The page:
Michigan jobless rate went down in August

Michigan

LANSING, Mich. (WLNS)—Michigan’s seasonal adjusted jobless rate went down by 4.7 percent, below the national average and the lowest ever since March 2020, according to the Michigan Department of Technology, Management & Budget.

“Michigan’s labor market indicators displayed an only minimal change in August,” said Wayne Rourke, associate director of the Bureau of Labor Market Information and Strategic Initiatives. “However, total employment and payroll jobs both continued to edge up over the month.”  

Ever since August 2020, the national jobless rate fell by 3.2 percent, while the statewide rate declined by 3.8 percent.  Michigan’s economy also grew 7.6 percent in the first quarter of 2021.

“Michigan’s economy is headed in the right direction, but we know we still have more to do to get Michiganders back to work. Our unemployment rate is below the national average, businesses are staffing up, and personal income is up 19.1%, year over year, the fourth-highest nationwide. There is plenty to be optimistic about, but despite eight straight months of declining unemployment, we have more to do to ensure every family, community, and small business can thrive as we usher in a new era of prosperity for our state.”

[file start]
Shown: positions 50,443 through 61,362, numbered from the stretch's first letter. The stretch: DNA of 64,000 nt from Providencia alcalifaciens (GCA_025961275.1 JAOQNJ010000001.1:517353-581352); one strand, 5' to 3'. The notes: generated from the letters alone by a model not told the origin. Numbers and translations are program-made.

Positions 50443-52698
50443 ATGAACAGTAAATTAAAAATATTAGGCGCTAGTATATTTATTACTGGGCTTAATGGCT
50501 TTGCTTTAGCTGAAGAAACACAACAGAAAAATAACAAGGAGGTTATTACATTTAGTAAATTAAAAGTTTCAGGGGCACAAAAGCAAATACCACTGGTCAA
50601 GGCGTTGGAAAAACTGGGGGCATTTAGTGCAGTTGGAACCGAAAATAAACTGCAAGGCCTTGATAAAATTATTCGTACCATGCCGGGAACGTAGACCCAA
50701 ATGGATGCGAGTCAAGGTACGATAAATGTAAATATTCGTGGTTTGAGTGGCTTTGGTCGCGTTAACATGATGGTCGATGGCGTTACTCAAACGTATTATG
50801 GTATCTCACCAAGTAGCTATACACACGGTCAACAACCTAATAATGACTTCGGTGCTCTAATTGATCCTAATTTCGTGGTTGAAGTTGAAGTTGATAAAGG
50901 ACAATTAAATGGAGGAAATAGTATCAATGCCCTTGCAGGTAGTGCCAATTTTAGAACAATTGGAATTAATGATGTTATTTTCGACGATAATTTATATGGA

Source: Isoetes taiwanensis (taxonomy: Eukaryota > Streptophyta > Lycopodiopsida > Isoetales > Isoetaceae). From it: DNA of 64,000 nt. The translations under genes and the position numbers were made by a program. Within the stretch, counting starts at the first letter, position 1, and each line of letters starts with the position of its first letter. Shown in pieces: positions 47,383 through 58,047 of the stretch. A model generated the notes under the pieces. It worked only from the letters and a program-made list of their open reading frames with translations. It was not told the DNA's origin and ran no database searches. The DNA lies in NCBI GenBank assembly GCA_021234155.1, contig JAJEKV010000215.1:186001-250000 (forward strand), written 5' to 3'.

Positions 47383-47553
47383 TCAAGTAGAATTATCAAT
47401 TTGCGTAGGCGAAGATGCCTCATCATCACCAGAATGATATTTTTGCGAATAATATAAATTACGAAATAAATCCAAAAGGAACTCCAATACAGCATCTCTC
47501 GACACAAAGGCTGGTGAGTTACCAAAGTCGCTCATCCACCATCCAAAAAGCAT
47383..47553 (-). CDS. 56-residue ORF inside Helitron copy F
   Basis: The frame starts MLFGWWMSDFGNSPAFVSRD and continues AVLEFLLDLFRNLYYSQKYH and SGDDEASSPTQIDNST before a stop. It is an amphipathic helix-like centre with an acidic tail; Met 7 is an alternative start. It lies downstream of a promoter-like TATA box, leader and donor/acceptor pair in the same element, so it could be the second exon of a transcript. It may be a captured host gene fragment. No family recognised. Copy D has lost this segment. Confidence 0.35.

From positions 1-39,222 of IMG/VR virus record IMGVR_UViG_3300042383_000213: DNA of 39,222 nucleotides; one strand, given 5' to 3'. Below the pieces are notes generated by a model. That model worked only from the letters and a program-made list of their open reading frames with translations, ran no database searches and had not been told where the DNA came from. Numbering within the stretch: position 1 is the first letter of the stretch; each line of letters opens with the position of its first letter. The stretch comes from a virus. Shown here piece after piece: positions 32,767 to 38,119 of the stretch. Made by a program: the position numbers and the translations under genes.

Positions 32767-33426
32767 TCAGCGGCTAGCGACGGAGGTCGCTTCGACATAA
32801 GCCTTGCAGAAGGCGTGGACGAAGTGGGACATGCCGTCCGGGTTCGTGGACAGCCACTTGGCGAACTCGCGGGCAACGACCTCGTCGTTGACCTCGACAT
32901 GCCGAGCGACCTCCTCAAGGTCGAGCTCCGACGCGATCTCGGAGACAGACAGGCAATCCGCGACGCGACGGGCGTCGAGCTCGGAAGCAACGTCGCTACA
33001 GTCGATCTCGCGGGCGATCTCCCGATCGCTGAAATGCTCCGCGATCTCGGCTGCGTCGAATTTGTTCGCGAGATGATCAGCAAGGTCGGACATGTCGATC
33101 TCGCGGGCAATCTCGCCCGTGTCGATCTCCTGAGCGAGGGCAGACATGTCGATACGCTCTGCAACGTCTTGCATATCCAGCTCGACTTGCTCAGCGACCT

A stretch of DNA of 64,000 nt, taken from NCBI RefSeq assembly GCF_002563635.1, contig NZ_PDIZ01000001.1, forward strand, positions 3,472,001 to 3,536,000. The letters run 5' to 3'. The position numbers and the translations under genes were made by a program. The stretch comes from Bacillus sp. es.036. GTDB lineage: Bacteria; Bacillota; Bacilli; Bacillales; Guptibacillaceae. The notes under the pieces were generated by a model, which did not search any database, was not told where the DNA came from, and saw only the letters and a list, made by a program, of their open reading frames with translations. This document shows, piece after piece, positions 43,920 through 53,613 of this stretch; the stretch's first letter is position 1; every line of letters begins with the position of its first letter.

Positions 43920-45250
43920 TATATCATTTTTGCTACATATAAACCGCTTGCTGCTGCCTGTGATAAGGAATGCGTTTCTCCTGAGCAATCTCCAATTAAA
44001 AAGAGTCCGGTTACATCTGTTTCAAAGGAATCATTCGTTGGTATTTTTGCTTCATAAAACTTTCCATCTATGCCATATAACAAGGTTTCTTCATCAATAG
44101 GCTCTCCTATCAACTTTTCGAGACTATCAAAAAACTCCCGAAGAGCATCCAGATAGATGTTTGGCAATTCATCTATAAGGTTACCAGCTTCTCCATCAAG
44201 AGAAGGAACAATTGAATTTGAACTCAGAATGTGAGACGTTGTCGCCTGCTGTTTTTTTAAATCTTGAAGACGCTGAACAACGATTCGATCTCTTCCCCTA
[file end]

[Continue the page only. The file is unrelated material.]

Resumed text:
Governor, Gretchen Whitmer

Michigan’s August employment levels:

  • Employment in Michigan in August 2021 remained 241,000, or 5.1 percent, below the February 2020 pre-pandemic total.
  • The number of unemployed in the state was 39,000, or 21.3, percent higher than pre-pandemic levels.
  • The August 2021 Michigan jobless rate of 4.7 percent was a full percentage point above the February 2020 rate of 3.7 percent.

“I have laid out a range of plans that utilize the massive influx of federal funds we have received to make game-changing investments in the kitchen table. Fundamental issues that matter most to Michiganders. This includes a plan to expand access to childcare, invest in small businesses and entrepreneurship, upgrade our state and local parks, build affordable housing units, bolster public health departments and mental health resources, and more.”

Governor, Gretchen Whitmer

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